The NHL will discuss potentially changing the way the draft lottery is done in order to prevent any more situations that occurred with the Edmonton Oilers from 2010-2012. In that three year span they won the lottery three consecutive times, earning the first overall pick in each of those occasions.
Under any new system, the ability to receive the first overall pick in consecutive years would be eliminated, thus – in theory – prevent teams from ‘tanking’ in order to get the top overall pick.
While the Oilers did select first overall three years in a row, they seem no closer to digging themselves out of the basement as the team who currently holds the first overall pick – the Florida Panthers.
Florida could have easily went into the tank last season, traded any and every tradable asset in order to secure their place at the bottom of the standings, and stockpile draft picks to select players that may or may not aide in their future success – but they didn’t and Dale Tallon refused to ‘tear the house down’.
Instead they went out and added a franchise goaltender in Roberto Luongo. They made moves that both helped them now (Luongo) and helped them down the road (Brandon Pirri), but still they ended up in such a position that they ended up winning the draft lottery.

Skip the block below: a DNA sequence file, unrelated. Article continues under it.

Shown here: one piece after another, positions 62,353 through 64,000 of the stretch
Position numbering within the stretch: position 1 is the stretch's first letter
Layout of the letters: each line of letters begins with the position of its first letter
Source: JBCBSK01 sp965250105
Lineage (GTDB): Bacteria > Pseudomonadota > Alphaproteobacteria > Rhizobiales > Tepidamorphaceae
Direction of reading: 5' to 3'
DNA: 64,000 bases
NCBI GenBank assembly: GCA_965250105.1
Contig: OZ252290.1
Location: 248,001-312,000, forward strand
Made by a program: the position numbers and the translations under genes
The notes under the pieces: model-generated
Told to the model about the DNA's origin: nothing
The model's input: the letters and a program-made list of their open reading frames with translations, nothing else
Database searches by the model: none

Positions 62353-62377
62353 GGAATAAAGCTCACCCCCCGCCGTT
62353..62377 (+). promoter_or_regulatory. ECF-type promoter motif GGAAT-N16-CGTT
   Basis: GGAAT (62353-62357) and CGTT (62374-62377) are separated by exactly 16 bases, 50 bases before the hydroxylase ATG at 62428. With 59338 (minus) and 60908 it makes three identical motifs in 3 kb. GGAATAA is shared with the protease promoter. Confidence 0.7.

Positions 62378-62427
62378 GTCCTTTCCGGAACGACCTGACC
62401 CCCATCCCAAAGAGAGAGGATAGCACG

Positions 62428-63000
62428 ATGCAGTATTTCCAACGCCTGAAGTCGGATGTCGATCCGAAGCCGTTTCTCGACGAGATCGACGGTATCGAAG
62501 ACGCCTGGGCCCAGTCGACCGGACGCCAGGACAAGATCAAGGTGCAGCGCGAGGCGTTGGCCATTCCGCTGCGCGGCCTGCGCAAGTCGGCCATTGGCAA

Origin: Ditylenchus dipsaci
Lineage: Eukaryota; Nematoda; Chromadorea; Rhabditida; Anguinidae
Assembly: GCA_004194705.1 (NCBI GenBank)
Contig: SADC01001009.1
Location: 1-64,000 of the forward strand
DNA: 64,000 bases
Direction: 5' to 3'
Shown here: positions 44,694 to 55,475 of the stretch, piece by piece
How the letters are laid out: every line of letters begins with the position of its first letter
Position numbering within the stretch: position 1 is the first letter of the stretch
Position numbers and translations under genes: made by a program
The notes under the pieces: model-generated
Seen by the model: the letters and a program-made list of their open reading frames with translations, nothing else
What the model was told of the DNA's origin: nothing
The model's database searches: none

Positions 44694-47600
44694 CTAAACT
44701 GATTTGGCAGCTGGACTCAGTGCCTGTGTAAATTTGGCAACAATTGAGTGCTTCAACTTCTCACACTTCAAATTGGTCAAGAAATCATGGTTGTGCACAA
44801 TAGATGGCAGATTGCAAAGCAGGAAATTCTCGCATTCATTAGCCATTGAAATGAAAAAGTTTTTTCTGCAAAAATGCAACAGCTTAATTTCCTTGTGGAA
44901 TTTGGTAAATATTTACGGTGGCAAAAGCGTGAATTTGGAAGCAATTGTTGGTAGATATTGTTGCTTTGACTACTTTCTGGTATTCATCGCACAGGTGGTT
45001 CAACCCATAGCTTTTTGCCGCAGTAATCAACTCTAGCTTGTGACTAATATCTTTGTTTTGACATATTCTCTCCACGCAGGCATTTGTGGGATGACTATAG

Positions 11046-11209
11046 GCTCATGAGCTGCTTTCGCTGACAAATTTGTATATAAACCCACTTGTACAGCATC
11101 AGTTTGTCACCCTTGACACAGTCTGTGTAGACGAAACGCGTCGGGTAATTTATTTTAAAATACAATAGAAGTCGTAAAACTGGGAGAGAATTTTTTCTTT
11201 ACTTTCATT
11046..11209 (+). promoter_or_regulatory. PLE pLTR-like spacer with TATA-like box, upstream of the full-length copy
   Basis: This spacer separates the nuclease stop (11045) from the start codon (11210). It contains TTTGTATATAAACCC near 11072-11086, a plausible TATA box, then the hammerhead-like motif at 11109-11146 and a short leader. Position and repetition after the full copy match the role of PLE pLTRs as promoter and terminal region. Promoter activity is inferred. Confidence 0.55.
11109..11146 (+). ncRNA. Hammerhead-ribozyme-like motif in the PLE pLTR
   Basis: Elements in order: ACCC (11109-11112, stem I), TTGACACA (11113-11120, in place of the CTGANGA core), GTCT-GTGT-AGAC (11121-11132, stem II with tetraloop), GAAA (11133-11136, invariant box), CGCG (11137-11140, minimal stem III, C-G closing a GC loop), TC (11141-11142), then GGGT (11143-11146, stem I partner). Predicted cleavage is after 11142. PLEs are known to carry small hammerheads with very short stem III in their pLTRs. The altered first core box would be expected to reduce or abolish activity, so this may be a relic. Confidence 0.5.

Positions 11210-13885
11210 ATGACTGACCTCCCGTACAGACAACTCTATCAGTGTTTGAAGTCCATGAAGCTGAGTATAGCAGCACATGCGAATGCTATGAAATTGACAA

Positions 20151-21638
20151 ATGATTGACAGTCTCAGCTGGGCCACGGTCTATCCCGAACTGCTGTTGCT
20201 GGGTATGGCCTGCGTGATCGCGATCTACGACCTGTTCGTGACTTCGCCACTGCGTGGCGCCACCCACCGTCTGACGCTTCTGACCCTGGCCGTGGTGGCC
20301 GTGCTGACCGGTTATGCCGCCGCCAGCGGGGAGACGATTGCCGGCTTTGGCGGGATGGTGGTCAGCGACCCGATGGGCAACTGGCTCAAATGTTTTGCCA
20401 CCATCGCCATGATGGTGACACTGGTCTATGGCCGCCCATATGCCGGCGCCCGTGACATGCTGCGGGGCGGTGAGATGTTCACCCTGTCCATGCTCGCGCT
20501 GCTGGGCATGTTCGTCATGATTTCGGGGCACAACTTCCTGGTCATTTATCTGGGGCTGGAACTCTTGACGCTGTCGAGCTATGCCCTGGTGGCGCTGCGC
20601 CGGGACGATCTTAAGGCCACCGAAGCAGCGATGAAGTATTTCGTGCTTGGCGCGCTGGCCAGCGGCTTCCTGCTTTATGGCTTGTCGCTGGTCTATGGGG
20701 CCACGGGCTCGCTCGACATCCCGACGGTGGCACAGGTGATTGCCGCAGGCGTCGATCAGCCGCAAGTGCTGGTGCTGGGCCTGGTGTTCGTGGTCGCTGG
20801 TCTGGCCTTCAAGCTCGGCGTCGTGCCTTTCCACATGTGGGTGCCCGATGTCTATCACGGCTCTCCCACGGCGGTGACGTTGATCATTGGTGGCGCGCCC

So why should they be punished for actually trying to field a winning team? If they put everything they have into building themselves into a winner and they still fall short, should they be forced to miss out on getting players like Jack Eichel and Connor McDavid?
The league is (supposedly) in the midst of a revenue boom, creating the potential of increased sharing between the teams – raise the salary cap floor, especially during the season, making it impossible for teams to completely burn the house down.
Stiffen up the penalties should they do so, make it bad enough to where no team is going to want to make such moves just to ensure a high draft pick.
And if that team still remains that bad then it will force owners to act quicker in moving on from a general manager as it will start to cost more money to run an underperforming team.
I was once a proponent of saying if a team gets the first overall pick, make it to where they wouldn’t be able to draft inside the top three for at least the following season, maybe even two. But in the end it seems like that would hurt teams like the Panthers, who did everything they could not to sell the house, and actually improve their roster– and still end up with the first overall pick.